A southern cousin of Bigfoot has emerged from Lettuce Lake in Florida. Matthew McKamey, was canoeing on the lake when he spotted what could be the elusive Skunk Ape, wading in the waters in the thicket.
Once he spotted the creature he go out his cell phone and recorded the Skunk Ape, staying perfectly still for a little over 2 minutes. The sighting took place in late January, at first he thought it was a bear. Bears are very rare in itself to be seen in the warm humid Florida climate.(Video Below)
BigFootEvidence quoted him as saying,
“I never put much faith in the old skunk ape legends but when I looked closer I noticed that it had long, swinging arms and moved through very thick swamp with ease,” the website quoted him as saying. “Certainly can’t explain it myself.”
The skunk ape, also known as the swamp ape, stink ape, Florida Bigfoot, myakka ape, and myakka skunk ape, is a hominid cryptid said to inhabit the U.S. states of Florida, North Carolina, and Arkansas, although reports from Florida are more common. It is named for its appearance and for the unpleasant odor that is said to accompany it. According to the United States National Park Service, the skunk ape does not exist.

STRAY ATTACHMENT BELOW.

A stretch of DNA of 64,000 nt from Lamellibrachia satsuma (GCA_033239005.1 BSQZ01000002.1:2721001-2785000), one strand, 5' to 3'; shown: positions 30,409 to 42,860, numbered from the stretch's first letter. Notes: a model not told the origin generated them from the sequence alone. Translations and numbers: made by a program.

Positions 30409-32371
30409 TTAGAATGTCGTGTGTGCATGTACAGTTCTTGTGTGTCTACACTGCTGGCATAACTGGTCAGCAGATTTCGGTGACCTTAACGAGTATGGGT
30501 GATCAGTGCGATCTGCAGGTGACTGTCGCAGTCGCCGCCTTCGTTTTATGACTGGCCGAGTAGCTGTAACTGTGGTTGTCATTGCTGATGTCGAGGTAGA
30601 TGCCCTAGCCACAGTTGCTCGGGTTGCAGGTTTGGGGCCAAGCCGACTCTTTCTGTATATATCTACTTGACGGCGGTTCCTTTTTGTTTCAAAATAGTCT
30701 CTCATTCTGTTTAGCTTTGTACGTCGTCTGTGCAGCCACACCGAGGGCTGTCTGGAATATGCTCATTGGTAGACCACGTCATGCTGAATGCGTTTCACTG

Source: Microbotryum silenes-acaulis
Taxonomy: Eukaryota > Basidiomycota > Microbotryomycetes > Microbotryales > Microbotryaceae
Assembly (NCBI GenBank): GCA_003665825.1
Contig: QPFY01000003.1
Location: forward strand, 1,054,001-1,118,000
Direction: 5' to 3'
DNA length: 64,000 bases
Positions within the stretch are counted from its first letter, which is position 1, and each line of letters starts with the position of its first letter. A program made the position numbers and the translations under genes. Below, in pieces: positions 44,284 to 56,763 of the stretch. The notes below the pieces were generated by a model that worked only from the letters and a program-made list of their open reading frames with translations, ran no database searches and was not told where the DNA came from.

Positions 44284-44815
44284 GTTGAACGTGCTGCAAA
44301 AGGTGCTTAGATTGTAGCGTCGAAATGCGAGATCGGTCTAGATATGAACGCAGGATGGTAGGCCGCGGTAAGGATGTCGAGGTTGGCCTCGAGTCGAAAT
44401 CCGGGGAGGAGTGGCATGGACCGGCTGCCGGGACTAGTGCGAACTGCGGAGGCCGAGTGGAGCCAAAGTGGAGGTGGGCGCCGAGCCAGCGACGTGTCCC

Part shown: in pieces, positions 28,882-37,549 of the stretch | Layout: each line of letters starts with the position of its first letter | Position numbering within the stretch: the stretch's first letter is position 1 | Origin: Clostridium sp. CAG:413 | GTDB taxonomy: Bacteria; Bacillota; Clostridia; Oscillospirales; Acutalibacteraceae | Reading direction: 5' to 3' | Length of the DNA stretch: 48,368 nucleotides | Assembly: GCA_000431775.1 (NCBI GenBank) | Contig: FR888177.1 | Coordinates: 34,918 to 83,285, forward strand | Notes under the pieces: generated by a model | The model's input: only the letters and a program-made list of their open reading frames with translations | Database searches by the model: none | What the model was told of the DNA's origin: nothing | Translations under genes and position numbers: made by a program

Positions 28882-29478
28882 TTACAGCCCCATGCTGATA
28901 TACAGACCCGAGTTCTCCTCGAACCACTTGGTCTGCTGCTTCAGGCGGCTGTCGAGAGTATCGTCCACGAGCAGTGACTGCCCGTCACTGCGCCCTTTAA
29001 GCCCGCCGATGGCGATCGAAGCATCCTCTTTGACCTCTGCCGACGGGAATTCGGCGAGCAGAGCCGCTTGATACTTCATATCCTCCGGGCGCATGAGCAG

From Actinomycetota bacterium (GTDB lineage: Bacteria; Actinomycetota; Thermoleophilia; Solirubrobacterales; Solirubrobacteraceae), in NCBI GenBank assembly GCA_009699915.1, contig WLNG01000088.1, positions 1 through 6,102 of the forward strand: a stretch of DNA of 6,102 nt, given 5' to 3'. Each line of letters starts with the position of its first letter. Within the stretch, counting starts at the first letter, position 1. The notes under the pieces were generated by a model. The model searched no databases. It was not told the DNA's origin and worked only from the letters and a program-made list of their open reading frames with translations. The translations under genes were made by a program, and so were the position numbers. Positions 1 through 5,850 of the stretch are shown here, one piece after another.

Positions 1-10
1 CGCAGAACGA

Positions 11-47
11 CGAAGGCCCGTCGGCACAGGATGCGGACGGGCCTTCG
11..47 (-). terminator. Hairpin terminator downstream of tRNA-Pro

Reports of the skunk ape were particularly common in the 1960s and 1970s. In 1974, sightings of a large, foul-smelling, hairy, ape-like creature, which ran upright on two legs were reported in suburban neighborhoods of Dade County, Florida. Skeptical investigator Joe Nickell has written that some of the reports may represent sightings of the black bear (Ursus americanus) and it is likely that other sightings are hoaxes or misidentification of wildlife.